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Season: A Letter to the Future review - a thoughtful premise with some minor snags

Under the weather.

An intimite, mindful story of journalling what matters hits a few small bumps in the road.

Do you keep a journal? I used to. Initially, I tipped all my kid-shaped thoughts into a book with citrus-scented pages, and then my teenage dreams and devastations fell into a navy diary with golden trim and a flimsy lock. Several years later, I moved on to blogging and learned, very much the hard way, not to blast every waking thought and irritation onto the internet.

My journal was a confidante. Sometimes, a therapist. But with every other tangent and run-on sentence - some things never change, I guess - it's hard to imagine them being interesting to anyone in years to come. It was not, and never will be, an anthropological artefact to house the sights, sounds, and souls of a dying civilisation.

That's what Estelle set out to create, though. Unsettled by a portentous dream, her people prepare for the changing season, a poetic phrase that marks the end of the world; well, the end of the world as these people know it, anyway. But even though the fine folk of Caro are nestled high up in the clouds and safe from the turmoil below, Estelle wants to do more than sit and accept the season's end this time. Instead, she wants to archive the current season to inform and educate those in the seasons yet to come.

Here's a story trailer for Season: A Letter to the Future to give you an idea.Watch on YouTube

And so begins Season: a Letter to the Future, a gentle, melancholic adventure that sees Estelle leave Caro and explore the world beneath it, overwhelming her senses with sights, sounds, and sensations she's never felt before. Armed with a polaroid camera, Estelle snaps anything she finds noteworthy - you're the judge of what is and isn't interesting - and pops it into her journal. The same goes for sound clips; with a mic and recorder, she can tape intriguing soundscapes and magically embed those in her notes. She's also a skilled artist, too, able to sketch monochrome facsimiles of the many stunning vistas she encounters.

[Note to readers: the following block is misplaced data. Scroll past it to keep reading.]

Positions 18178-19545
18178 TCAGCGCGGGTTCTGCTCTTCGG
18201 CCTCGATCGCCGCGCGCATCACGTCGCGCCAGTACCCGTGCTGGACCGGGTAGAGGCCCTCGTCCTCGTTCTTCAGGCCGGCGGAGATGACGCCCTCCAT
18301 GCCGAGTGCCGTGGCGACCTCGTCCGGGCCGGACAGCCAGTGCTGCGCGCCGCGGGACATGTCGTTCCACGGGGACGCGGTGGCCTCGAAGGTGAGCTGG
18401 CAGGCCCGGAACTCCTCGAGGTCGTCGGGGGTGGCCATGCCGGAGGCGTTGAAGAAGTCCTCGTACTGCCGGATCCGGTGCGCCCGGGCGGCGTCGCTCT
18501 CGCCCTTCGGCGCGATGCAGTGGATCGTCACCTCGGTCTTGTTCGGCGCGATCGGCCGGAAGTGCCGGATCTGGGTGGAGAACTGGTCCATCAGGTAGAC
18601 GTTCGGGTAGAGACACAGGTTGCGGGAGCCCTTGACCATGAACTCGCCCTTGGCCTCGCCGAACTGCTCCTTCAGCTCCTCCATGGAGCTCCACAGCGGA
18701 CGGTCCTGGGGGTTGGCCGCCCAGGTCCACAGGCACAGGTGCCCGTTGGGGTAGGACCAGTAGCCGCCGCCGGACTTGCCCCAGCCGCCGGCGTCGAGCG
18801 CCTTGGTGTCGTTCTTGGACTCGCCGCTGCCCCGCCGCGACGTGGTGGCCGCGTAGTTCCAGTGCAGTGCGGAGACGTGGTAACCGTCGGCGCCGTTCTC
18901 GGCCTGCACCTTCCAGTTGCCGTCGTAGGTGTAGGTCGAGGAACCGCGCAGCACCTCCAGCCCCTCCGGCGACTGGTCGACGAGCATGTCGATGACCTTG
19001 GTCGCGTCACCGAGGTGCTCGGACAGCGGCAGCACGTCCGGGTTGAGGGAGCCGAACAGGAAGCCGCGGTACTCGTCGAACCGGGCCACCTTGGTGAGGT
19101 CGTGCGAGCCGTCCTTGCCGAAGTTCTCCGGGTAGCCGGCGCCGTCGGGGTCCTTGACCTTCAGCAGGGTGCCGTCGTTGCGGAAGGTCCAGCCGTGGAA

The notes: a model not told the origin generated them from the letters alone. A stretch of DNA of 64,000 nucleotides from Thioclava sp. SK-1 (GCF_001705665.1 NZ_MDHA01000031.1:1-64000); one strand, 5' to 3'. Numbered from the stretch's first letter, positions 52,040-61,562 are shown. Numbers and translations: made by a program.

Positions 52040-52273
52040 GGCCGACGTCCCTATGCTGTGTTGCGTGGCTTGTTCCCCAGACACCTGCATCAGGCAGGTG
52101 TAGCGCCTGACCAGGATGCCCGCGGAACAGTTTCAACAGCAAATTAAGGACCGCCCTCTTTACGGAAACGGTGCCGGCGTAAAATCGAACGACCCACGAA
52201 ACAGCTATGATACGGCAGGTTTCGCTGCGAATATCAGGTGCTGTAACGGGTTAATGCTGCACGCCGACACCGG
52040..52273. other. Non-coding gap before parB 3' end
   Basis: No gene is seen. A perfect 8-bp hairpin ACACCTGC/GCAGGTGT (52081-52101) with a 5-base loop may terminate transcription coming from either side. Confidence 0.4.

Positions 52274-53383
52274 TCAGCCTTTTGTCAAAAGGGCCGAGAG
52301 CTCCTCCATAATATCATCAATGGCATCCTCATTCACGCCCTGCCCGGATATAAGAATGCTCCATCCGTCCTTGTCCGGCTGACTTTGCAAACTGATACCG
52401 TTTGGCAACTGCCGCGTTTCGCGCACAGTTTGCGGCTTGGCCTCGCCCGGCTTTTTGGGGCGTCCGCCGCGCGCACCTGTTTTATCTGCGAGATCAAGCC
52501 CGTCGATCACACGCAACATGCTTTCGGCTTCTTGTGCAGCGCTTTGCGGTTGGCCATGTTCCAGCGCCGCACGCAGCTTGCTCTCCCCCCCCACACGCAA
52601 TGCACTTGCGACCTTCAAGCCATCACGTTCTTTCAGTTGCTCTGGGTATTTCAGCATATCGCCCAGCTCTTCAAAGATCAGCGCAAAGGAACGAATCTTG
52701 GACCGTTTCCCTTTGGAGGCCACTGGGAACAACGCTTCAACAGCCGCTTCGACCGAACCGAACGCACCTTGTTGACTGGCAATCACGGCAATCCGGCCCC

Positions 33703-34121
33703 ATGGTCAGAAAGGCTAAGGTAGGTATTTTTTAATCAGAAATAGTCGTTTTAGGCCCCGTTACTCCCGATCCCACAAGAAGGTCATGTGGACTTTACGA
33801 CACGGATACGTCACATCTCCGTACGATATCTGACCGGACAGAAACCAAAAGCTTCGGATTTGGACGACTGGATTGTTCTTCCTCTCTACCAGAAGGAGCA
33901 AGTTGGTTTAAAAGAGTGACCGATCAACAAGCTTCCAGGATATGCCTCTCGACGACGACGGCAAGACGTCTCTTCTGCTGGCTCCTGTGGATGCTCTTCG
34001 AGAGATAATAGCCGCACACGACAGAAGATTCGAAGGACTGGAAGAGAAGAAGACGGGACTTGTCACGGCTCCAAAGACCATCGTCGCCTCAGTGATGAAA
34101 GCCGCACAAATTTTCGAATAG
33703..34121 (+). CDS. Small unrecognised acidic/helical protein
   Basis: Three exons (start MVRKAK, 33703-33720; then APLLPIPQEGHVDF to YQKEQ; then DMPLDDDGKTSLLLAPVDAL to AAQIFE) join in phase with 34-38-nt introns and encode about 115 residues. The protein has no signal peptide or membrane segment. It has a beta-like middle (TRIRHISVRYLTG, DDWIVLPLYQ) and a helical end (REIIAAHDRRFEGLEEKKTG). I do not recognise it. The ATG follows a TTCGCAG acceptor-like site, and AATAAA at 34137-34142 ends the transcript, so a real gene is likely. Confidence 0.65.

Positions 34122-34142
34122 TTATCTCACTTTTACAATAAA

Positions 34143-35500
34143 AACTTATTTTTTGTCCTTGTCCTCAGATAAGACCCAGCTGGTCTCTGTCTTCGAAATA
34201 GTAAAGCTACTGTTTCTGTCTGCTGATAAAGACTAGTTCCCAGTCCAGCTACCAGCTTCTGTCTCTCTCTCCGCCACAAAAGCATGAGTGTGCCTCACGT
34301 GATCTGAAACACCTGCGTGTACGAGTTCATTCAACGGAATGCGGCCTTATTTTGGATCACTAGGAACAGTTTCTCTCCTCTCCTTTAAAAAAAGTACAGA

Without knowing what, exactly, happens at a season's end, it's up to you to decide what may interest the scientists that happen upon your journal in centuries to come. Will there be birds when the world ends? I don't know; maybe we should include a snippet of birdsong, just in case? And what about rain? The sweet sound of chittering monkeys? The gentle hum of the wind-swept bamboo and these enchanting wind chimes? You won't be able to archive it all - though there'll be "special" pages for certain events and discoveries, you'll mostly have a single double spread to record all your keepsakes and nothing more. That means it's up to you to play curator, too.

Season review - the main character stares outwards at a large rock formation
Season review - the pages of your journal

Maybe it's because of the orange-scented pages of my youth, but the journaling feature enchanted me, particularly when you unlock additional statements and stickers to adorn your journal with. I adored assessing my collection, carefully adding and discarding my selections for what, exactly, I think would be most important to retain. I'm not a big fan of shoehorning in multiplayer features for the hell of it, but would be so wonderful to sneak a peek at other players' journals at some point; even though we may share some snapshots and scribbles, I imagine every page will be arranged a little differently, uniquely personalised to the individual who curated it.